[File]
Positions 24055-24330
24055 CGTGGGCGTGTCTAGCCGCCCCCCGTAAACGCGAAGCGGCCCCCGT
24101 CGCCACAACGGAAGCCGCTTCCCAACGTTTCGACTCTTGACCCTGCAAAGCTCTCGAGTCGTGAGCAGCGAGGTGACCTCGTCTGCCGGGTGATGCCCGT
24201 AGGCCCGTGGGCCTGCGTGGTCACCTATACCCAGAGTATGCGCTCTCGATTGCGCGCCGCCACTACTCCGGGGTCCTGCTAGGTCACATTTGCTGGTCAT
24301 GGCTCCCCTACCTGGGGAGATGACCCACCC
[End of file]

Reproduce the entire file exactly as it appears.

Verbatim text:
Positions 24055-24330
24055 CGTGGGCGTGTCTAGCCGCCCCCCGTAAACGCGAAGCGGCCCCCGT
24101 CGCCACAACGGAAGCCGCTTCCCAACGTTTCGACTCTTGACCCTGCAAAGCTCTCGAGTCGTGAGCAGCGAGGTGACCTCGTCTGCCGGGTGATGCCCGT
24201 AGGCCCGTGGGCCTGCGTGGTCACCTATACCCAGAGTATGCGCTCTCGATTGCGCGCCGCCACTACTCCGGGGTCCTGCTAGGTCACATTTGCTGGTCAT
24301 GGCTCCCCTACCTGGGGAGATGACCCACCC